Pollution Prevention and Control Technologies for Plating
Section 5 - Substitute Technologies
5.4 CYANIDE USE REDUCTION/ELIMINATION
Cyanide, in the form of either sodium or potassium cyanide, has
been a key component of plating solutions for many years. Some
of the metals commonly plated from cyanide baths include: cadmium,
zinc, copper, brass and precious metals. When used, cyanide forms
a moderately stable complex with metal ions that permits the deposition
of the metal under the influence of a suitable electrical potential.
Although cyanide-containing baths are eminently satisfactory as
far as plating results go, pollution control poses a problem in
terms of both compliance and economics (ref. 350). As a result,
there has been a significant effort to find and implement cyanide-free
plating processes since approximately 1975.
Survey respondents indicated concerns over the use and control
of cyanide and expressed a desire to find alternative non-cyanide
plating solutions. For example, 14 percent indicated that they
currently have compliance difficulties with cyanide. Eleven percent
indicated that improved cyanide plating alternatives or controls
was a major environmental technology need for their company. Twenty-six
percent of the respondents indicated that there exists a technology
transfer insufficiency with respect to non-cyanide finishing.
This was the highest percentage of response for any topic listed
in the survey form (see summary of results in Section 1).
The earliest and most complete cyanide substitution that has taken
place in the plating industry is the conversion from zinc cyanide
plating to zinc chloride and zinc alkaline (non-cyanide) plating.
Although some respondents indicated that they did not make this
substitution until the 1990Õs, most respondents converted
during the period of the late 1970Õs to mid-1980Õs.
A total of 28 respondents (or approximately 17% of the zinc platers)
successfully converted to zinc chloride, 18 respondents (or approximately
11% of the zinc platers) converted to zinc alkaline (non-cyanide)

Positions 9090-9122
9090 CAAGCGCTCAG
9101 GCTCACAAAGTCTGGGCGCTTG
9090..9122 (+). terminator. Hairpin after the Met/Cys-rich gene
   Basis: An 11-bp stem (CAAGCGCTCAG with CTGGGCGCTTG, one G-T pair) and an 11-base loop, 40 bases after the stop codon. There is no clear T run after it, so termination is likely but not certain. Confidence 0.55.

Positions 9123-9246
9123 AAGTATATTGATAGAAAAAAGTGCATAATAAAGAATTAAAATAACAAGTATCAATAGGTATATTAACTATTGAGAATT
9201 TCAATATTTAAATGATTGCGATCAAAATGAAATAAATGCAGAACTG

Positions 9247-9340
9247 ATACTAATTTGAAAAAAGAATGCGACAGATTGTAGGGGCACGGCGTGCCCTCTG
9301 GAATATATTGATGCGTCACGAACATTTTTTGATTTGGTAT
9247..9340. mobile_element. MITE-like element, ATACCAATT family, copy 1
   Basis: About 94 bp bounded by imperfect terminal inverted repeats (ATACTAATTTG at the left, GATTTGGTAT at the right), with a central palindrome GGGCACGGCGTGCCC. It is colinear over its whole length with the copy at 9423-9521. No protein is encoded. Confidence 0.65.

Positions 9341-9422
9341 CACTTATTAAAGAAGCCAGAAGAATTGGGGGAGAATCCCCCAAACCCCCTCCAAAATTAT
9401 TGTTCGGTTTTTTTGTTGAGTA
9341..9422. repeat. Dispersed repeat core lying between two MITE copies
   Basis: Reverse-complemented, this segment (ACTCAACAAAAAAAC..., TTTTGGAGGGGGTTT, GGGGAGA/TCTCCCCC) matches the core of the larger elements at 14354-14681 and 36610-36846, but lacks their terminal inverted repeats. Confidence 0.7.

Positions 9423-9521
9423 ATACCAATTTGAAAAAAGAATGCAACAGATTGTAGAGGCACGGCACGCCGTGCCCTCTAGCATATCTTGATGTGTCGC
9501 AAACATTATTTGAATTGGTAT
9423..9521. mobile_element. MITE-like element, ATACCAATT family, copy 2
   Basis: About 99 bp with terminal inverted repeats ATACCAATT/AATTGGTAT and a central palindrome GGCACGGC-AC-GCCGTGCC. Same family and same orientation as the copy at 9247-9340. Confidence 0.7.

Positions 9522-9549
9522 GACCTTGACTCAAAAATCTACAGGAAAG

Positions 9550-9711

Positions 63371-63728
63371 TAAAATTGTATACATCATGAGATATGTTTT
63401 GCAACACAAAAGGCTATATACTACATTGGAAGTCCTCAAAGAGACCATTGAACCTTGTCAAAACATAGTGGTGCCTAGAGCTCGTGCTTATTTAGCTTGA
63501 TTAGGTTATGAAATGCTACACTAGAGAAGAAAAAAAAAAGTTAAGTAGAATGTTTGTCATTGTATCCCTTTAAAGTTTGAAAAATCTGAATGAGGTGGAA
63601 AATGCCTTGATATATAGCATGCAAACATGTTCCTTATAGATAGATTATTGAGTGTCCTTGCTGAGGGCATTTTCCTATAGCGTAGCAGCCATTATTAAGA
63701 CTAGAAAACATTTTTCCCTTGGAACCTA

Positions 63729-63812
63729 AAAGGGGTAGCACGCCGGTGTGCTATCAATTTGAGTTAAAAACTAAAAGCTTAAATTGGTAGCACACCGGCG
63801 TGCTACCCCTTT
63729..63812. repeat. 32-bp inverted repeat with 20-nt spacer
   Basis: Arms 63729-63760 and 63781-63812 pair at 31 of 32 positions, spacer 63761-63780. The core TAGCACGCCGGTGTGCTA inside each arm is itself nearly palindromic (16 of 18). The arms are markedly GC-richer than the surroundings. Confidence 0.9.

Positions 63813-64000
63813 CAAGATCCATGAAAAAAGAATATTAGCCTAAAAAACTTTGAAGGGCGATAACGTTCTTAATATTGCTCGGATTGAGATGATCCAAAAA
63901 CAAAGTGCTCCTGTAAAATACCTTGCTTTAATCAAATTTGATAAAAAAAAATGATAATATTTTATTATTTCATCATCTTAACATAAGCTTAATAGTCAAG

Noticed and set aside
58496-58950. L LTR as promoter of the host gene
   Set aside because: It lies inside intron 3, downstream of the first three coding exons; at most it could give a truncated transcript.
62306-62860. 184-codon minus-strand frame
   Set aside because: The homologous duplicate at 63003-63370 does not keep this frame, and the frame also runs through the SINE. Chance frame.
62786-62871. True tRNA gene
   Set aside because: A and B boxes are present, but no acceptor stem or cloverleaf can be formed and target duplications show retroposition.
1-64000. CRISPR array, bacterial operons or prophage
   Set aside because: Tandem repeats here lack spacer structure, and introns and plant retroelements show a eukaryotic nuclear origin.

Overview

and 8 respondents (or approximately 5% of the zinc platers) converted
to an unspecified zinc non-cyanide plating process (see Exhibit
5-4). Another 9 (or approximately 6% of the zinc platers) converted
from a high cyanide to a low cyanide concentration bath. Perhaps
even more impressive than the number of successful conversions
is that only 2 respondents of all those that attempted conversions
were unable to successfully make a substitution.
One significant drawback with regard to zinc cyanide plating substitution
is that some shops found it necessary to install both zinc chloride
and zinc alkaline (non-cyanide) baths to replace the single cyanide
bath (PS 053, PS 059, PS 087, PS 204, PS 251, PS 288, PS 300).
On a positive note, in addition to cyanide use reduction, some
platers enjoyed production benefits from the substitution, including
better and brighter plating.
In addition to zinc plating, a significant number of respondents
have reduced or eliminated cyanide usage with copper plating and
nickel stripping, although the success rates (i.e., ratios of
successes to attempts) are not as high as for zinc plating. Other
plating and finishing cyanide solutions for which substitutes
were identified by respondents included cadmium, silver and brass
plating and chromate conversion coatings. The number of successes
was either limited or non-existent for these solutions.
In addition to the plating shops that indicated they have substituted
a non-cyanide process for a cyanide process, there were 12 shops
that simply eliminated approximately 22 cyanide plating processes
in order to meet environmental regulations.
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